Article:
Thursday, January 29, 2009
Sportswriters have to write something down, find a new angle that other people aren't writing about, so they sometimes back themselves into these corners just for controversy's sake. I get that. Still, you are responsible for what you write, ultimately, so you don't have a good excuse if you write something stupid. When Rickey Henderson was just elected to the Hall of Fame, lots of people referred to him as the greatest leadoff hitter ever. That could be true. But just for controversy, ESPN suggested that Pete Rose might be a better leadoff hitter. Please, no. Let's not even have that discussion. I admit I have always liked to kick Pete Rose because he's a jerk, but this is just not an intelligent conversation. And the easiest way to illustrate that to you is to compare Rose to a player that you would never in a hundred years consider the best leadoff hitter of all time, and see that Rose loses that comparison. Carl Yastrzemski would be a better leadoff hitter for your all-star team than Pete Rose. I am not joshing you here. Their careers overlapped almost entirely, eliminating the need to make cross-era comparisons. Everyone gets excited by Rose's 4000+ hits and .300+ batting average, so they figure that of course you would bat him leadoff over Yaz. But you wouldn't. We now know that on-base percentage is a more valuable number than batting average, and Rose is behind Yaz, .379 - .375. Those walks add up over time, and Rose didn't walk much. Yaz did. 300 times more in his career. Sure it looks really cool, with Charlie Hustle running down to first base on a walk, with the announcers cooing about how he gets on base any way he can, but in strict point of fact, he didn't actually get on base more than Yaz. Once on base, both of them tried to steal some bases and shouldn't have bothered. We now know that stolen bases are only valuable is you make it 70% of the time, and neither approached that. Yaz stole 168 in 284 attempts, for a 59% average. Rose was worse, stealing 198 out of 347 for 57%. I am, you will notice, comparing them only as leadoff hitters. I am comparing Rose's strength to Yaz out of place in the lineup, and Rose still loses. It gets worse. If you made Carl Yastrzemski bat leadoff his whole career, if you told him that getting on base was more important to your team than power, do you think he might have done just a bit better still? Already leading Rose in the most important categories, wouldn't he start to pull away even more? At least 40 more AB per season, too. It adds up. Of course, with Yaz you get power, too. 100 fewer doubles, 80 fewer triples, and 260 more home runs. Pete Rose is not in the conversation for best leadoff hitter of all time.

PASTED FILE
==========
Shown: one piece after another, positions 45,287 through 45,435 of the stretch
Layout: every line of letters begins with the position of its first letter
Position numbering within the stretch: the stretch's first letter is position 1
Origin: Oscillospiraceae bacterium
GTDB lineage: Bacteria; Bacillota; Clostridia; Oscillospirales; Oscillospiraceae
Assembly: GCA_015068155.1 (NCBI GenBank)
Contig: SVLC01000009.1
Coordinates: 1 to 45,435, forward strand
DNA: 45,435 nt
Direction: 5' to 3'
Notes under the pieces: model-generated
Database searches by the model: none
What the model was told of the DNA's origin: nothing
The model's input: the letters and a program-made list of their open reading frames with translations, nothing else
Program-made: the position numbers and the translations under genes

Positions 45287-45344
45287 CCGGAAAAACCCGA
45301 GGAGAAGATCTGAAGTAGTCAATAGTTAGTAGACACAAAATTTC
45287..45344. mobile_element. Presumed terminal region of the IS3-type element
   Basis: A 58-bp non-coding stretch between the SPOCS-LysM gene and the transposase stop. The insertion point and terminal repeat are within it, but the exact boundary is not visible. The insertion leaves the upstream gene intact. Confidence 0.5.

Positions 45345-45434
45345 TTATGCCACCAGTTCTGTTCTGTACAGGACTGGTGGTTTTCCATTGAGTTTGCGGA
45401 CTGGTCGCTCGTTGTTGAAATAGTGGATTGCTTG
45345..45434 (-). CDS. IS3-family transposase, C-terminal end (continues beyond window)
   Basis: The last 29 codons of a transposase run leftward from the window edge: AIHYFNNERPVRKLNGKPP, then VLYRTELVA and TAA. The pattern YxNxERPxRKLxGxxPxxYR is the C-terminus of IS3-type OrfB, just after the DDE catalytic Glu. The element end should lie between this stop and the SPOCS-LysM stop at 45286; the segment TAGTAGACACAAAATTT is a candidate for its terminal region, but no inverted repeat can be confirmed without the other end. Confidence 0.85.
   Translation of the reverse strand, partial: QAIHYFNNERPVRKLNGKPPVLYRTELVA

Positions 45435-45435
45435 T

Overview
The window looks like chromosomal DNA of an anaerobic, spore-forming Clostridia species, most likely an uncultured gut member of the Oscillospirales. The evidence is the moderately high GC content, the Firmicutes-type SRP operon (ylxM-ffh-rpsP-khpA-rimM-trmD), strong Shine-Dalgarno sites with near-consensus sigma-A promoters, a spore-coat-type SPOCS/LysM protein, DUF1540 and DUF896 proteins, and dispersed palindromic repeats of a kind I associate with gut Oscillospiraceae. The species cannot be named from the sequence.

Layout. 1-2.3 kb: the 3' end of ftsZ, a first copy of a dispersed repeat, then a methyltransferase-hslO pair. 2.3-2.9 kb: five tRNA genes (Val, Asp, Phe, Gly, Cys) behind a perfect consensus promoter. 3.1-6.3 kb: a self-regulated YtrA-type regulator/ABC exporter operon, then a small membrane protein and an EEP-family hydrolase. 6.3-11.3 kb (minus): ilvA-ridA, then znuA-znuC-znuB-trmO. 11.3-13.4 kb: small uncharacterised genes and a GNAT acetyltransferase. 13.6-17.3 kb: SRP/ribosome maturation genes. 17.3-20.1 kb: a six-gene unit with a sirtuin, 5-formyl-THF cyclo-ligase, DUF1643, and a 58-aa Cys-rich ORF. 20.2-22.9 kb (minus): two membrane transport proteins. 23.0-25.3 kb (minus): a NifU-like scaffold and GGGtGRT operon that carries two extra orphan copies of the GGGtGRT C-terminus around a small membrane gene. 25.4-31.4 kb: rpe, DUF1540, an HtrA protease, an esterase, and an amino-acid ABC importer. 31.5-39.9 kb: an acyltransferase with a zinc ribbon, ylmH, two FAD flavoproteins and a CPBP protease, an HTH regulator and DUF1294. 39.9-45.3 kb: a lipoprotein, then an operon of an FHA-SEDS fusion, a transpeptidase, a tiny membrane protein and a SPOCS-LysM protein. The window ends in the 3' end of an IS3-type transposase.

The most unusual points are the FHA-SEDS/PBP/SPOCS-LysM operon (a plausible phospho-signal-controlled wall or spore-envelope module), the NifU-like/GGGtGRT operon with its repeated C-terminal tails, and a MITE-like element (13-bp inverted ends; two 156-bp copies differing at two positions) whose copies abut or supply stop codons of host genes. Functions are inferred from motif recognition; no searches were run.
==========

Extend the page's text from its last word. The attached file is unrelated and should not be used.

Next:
Posted by Assistant Village Idiot at 8:19 PM